If you could pick one piece of advice to anyone moving here, what would it be?
Come here for a holiday first to make sure you like it. The food is different and not for everyone. People are not friendly towards people they don't know, which can seem cold and rude to other cultures, especially to us Irish who smile at everyone and love to chat. Getting to know a few Lithuanians before you move here can help you to see passed that. And be aware of salaries here - it's not a place to come to make money.

What has been the hardest aspect to your expat experience so far?
I can't really say I've had any difficulties, although I would love to be better at the language so that I can socialise more on my own.

Traditional Lithuanian šašlykai - marinated meat grilled over a fire of birch wood.
Traditional Lithuanian šašlykai - marinated meat grilled over a fire of birch wood.
What are your top 5 expat tips for anyone following in your footsteps?
  1. Research the place you plan to move to thoroughly and holiday there in advance so you know it's the right choice for you.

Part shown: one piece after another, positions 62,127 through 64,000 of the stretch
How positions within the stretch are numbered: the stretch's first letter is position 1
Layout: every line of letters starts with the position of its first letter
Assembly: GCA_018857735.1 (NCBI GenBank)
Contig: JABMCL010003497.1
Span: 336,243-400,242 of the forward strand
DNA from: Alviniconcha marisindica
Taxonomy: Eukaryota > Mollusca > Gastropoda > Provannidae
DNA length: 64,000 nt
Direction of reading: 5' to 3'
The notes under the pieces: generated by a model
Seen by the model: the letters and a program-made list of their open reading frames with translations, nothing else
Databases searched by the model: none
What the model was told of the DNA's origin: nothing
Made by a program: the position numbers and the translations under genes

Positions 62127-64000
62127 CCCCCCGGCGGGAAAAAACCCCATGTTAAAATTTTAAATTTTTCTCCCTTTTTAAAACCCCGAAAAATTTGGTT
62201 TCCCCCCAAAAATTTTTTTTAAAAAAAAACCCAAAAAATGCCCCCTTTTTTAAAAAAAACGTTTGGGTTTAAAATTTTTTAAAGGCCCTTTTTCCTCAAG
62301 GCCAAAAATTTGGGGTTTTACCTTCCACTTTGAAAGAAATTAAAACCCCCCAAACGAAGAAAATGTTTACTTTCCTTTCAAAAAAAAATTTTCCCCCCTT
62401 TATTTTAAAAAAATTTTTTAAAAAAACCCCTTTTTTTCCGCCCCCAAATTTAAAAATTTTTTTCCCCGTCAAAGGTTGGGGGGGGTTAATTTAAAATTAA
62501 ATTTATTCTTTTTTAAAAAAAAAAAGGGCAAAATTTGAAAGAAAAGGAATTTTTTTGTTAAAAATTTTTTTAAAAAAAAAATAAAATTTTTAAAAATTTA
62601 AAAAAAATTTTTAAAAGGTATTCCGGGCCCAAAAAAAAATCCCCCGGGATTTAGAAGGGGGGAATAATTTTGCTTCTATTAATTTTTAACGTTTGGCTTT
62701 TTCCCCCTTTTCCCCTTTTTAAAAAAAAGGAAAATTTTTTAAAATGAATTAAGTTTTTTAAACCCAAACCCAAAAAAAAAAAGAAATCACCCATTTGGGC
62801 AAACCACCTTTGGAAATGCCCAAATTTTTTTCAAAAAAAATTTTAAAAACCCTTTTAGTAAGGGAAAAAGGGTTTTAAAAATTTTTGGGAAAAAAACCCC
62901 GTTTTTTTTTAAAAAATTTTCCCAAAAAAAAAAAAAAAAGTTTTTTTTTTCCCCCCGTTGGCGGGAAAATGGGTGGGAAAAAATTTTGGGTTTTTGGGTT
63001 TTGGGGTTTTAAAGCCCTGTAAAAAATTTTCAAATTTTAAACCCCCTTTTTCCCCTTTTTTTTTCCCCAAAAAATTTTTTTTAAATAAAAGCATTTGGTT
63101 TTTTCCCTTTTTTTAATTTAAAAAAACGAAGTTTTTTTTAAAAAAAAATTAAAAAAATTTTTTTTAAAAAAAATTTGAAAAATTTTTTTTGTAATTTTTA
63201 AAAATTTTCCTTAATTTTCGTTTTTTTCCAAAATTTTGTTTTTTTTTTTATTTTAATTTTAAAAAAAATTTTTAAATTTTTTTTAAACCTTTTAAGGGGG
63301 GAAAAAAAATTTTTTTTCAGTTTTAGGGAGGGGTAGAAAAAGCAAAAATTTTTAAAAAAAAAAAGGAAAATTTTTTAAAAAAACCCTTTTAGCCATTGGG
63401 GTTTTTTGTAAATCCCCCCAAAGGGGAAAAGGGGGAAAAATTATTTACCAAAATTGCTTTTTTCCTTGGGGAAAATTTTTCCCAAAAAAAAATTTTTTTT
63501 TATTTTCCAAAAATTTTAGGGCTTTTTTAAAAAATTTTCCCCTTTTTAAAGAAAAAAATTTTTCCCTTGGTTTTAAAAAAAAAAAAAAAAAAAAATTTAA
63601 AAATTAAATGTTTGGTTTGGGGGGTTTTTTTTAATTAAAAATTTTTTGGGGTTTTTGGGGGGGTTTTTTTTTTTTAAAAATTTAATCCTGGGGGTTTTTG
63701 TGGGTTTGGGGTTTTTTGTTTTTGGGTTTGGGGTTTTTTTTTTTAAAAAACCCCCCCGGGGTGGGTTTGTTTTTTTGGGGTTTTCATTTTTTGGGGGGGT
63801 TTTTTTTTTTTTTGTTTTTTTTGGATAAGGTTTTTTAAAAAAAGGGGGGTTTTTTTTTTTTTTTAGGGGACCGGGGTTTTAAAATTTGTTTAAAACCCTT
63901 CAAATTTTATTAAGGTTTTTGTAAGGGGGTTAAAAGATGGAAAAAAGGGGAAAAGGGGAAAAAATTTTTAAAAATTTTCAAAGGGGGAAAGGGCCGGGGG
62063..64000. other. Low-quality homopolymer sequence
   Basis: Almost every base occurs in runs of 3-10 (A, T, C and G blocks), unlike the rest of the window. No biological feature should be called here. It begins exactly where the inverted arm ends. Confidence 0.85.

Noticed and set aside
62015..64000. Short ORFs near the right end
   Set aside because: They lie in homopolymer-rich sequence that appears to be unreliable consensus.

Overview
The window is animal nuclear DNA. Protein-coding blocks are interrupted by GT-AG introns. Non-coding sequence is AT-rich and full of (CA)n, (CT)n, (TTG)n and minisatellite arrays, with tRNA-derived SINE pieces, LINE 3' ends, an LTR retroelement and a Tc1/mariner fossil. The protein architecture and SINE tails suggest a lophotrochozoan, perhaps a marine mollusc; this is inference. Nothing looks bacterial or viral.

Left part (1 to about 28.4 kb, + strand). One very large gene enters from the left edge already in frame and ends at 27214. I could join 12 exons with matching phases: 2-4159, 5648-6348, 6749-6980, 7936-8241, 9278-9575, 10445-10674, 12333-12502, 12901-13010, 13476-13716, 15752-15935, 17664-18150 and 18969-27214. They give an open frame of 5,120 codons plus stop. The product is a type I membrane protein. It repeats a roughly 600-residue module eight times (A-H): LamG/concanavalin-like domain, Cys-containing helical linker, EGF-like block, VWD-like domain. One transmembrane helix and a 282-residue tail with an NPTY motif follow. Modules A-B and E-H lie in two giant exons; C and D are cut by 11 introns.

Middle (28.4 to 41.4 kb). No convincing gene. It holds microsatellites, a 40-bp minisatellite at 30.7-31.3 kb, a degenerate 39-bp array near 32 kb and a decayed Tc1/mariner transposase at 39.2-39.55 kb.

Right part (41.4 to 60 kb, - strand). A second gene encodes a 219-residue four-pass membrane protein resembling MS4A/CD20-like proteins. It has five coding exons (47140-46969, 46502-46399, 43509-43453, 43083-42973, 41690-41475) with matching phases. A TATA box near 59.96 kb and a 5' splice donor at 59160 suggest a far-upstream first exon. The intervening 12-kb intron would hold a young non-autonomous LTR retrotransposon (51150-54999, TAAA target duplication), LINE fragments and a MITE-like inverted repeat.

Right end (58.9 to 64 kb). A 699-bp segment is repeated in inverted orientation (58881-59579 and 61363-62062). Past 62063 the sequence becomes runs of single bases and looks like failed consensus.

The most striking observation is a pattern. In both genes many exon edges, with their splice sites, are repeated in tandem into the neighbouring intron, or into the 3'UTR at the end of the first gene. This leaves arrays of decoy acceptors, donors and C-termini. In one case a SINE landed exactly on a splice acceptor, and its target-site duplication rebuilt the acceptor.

2. Try to integrate with local people and customs - you'll get much more out of your experience that way.
  3. Make sure your qualifications are valid in your chosen country so that you can work in your chosen profession. Both my sister (an optician) and my husband (a neuromuscular therapist) ran into problems in this regard. If necessary, get any certificates or qualifications officially translated before you leave home.
  4. Don't buy property until you're absolutely sure you're in for the long haul. If you're renting and you decide you're not happy you can just pack up and go elsewhere.
  5. Remember that the world is very big and there are lots of options. Be brave and go conquer!

Tell us a bit about your own expat blog.
My blog is centred around food. I started the blog when we were travelling around Europe in our camper van. I am now writing about how we're settling it to life in Lithuania, our house renovations and our attempts to grow and make most of our own food so that we can live as self-sufficiently as possible. Here's a short video of our renovation project.

How can you be contacted for further advice to future expats coming to your area?
You can contact me via my blog, my Twitter page (see links below), my Facebook page (www.facebook.com/myfoododyssey) or my LinkedIn page (ie.linkedin.com/pub/june-molloy-vladička/18/2a0/723/)

About the author

Expat Blog ListingJune is an Irish expat living in Lithuania. Blog description: My new life in Lithuania where I am setting up a small farm and hope to grow/produce most of my own food and live as self-sufficiently as possible.